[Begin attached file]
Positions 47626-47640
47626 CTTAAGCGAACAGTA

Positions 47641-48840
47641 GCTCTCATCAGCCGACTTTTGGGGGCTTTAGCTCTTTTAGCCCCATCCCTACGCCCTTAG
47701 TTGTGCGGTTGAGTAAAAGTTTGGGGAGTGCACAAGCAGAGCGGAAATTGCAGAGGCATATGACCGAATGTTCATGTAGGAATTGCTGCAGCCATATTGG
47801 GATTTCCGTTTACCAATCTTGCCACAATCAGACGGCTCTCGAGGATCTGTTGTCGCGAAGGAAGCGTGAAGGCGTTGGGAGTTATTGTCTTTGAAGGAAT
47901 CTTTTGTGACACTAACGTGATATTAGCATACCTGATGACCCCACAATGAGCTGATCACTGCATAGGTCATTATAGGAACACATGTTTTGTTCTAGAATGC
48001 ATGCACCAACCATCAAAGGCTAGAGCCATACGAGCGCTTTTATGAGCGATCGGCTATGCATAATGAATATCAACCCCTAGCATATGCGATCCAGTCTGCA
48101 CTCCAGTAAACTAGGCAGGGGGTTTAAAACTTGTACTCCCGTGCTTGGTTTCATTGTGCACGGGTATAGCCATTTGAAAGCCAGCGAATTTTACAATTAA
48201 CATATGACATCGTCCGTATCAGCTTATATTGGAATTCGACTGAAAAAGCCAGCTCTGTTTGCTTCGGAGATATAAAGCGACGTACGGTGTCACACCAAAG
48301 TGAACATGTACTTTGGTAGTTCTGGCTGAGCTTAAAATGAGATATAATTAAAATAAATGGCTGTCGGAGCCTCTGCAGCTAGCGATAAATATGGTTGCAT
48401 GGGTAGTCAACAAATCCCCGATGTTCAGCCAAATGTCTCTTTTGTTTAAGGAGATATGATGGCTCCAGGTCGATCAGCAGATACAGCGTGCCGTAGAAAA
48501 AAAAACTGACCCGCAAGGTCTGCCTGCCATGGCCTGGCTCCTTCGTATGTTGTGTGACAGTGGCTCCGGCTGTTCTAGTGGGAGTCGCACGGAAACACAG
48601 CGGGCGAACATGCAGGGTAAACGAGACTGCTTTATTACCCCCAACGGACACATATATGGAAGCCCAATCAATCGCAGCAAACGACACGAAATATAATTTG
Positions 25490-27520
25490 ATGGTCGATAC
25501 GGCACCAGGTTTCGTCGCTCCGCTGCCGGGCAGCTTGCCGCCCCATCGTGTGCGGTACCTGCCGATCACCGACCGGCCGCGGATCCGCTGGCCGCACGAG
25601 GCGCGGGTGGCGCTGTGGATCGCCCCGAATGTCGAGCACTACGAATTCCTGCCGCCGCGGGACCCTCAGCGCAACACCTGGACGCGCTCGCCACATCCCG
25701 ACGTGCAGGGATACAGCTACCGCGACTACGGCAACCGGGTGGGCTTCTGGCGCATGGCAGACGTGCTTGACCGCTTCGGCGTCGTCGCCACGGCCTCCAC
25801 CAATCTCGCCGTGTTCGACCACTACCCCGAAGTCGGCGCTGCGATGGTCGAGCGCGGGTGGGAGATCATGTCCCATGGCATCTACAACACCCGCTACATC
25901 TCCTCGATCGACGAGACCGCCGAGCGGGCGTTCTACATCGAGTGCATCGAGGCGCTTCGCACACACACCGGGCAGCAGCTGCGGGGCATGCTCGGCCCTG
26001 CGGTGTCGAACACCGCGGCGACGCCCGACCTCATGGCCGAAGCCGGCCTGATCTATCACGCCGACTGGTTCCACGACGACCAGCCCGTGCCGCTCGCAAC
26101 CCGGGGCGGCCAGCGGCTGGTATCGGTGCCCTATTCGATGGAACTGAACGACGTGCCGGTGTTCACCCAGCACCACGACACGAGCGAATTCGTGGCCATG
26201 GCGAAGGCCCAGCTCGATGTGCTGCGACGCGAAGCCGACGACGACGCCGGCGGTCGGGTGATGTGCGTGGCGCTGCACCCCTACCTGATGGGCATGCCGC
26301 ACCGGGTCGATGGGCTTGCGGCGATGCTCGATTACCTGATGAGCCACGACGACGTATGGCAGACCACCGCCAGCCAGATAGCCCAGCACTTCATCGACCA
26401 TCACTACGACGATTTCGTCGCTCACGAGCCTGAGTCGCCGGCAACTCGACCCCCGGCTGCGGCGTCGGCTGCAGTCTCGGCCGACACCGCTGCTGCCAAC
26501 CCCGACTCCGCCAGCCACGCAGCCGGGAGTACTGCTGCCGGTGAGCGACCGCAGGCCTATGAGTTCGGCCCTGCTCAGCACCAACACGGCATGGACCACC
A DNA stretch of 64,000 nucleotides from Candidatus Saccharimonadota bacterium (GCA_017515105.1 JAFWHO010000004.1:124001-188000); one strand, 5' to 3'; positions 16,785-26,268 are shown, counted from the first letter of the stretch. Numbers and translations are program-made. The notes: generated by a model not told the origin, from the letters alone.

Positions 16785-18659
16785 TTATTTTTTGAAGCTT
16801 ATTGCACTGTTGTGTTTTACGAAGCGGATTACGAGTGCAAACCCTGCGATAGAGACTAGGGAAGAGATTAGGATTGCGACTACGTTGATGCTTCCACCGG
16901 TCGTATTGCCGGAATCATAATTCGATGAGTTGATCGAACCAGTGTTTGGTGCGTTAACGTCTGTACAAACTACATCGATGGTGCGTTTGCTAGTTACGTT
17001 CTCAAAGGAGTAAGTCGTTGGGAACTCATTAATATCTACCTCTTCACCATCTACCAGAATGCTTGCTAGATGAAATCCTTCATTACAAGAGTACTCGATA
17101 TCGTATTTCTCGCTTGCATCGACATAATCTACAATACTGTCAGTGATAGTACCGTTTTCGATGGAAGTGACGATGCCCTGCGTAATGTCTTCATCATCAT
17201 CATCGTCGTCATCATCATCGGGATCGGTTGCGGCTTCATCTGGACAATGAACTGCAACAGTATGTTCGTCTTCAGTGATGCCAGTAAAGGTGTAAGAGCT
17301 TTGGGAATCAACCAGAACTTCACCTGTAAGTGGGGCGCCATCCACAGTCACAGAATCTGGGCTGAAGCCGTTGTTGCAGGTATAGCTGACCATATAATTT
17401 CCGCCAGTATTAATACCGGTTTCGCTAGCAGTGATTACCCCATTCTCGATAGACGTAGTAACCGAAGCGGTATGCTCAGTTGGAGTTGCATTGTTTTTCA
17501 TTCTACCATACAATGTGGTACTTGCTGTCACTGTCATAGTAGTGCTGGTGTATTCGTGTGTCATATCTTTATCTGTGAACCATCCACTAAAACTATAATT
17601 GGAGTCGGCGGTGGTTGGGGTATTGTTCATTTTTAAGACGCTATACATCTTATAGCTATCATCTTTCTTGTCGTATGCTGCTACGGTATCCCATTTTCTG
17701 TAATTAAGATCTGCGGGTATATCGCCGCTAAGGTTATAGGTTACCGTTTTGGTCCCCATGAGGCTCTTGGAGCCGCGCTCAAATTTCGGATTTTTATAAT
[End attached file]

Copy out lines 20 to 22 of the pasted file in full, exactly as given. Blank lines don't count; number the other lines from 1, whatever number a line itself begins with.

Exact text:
25801 CAATCTCGCCGTGTTCGACCACTACCCCGAAGTCGGCGCTGCGATGGTCGAGCGCGGGTGGGAGATCATGTCCCATGGCATCTACAACACCCGCTACATC
25901 TCCTCGATCGACGAGACCGCCGAGCGGGCGTTCTACATCGAGTGCATCGAGGCGCTTCGCACACACACCGGGCAGCAGCTGCGGGGCATGCTCGGCCCTG
26001 CGGTGTCGAACACCGCGGCGACGCCCGACCTCATGGCCGAAGCCGGCCTGATCTATCACGCCGACTGGTTCCACGACGACCAGCCCGTGCCGCTCGCAAC